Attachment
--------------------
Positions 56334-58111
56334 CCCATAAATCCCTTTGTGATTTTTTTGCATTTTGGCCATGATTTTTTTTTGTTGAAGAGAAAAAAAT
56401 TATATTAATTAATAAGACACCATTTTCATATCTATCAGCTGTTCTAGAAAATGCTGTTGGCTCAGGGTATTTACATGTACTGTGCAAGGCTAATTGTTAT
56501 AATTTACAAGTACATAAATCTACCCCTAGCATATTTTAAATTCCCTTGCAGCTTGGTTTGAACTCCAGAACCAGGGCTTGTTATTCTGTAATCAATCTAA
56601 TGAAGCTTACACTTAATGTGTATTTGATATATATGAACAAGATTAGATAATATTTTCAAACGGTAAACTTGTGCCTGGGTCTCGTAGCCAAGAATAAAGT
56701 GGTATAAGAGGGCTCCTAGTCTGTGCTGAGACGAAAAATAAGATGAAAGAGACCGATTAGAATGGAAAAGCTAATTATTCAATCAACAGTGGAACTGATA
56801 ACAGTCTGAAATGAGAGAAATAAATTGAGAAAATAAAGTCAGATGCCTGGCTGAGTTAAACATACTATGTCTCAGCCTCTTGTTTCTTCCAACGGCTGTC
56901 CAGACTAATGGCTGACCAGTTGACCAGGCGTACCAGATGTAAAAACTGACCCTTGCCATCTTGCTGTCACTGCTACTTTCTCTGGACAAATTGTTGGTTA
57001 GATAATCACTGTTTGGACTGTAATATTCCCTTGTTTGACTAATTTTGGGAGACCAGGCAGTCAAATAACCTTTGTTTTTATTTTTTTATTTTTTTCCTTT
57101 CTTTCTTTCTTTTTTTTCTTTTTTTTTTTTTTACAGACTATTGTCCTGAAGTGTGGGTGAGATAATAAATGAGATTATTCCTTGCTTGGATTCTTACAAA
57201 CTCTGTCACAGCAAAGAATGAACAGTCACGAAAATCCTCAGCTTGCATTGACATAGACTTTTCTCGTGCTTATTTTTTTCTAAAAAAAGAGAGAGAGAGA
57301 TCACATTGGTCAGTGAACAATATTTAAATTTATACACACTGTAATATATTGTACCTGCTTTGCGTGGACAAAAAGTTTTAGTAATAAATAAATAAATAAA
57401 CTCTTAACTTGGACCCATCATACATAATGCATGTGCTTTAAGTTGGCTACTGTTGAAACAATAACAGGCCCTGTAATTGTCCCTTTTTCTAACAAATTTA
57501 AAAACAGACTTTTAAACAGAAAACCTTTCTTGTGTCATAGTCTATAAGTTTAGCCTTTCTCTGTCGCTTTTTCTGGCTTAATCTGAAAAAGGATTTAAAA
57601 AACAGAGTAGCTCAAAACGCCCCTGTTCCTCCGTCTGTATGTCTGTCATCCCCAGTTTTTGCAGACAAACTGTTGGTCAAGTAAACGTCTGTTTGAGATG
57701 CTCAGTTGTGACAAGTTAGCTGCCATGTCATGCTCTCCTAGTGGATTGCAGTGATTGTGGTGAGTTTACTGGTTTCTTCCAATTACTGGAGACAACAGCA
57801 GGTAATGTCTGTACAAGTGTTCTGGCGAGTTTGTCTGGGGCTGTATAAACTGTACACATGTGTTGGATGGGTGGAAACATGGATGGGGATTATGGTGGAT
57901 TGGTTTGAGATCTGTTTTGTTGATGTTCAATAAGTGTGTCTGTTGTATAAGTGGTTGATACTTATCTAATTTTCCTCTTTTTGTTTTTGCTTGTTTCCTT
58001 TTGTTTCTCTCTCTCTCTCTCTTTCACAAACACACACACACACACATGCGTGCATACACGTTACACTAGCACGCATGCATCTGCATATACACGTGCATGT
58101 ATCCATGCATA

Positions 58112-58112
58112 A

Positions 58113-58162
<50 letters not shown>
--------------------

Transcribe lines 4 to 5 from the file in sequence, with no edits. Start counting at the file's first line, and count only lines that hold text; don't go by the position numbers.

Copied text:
56501 AATTTACAAGTACATAAATCTACCCCTAGCATATTTTAAATTCCCTTGCAGCTTGGTTTGAACTCCAGAACCAGGGCTTGTTATTCTGTAATCAATCTAA
56601 TGAAGCTTACACTTAATGTGTATTTGATATATATGAACAAGATTAGATAATATTTTCAAACGGTAAACTTGTGCCTGGGTCTCGTAGCCAAGAATAAAGT